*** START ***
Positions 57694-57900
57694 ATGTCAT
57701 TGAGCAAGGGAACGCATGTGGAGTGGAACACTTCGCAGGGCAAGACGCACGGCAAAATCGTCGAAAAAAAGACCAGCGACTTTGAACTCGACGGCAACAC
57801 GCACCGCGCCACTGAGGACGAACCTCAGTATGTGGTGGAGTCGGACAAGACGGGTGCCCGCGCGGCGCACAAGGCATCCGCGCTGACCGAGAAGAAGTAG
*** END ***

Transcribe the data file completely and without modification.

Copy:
Positions 57694-57900
57694 ATGTCAT
57701 TGAGCAAGGGAACGCATGTGGAGTGGAACACTTCGCAGGGCAAGACGCACGGCAAAATCGTCGAAAAAAAGACCAGCGACTTTGAACTCGACGGCAACAC
57801 GCACCGCGCCACTGAGGACGAACCTCAGTATGTGGTGGAGTCGGACAAGACGGGTGCCCGCGCGGCGCACAAGGCATCCGCGCTGACCGAGAAGAAGTAG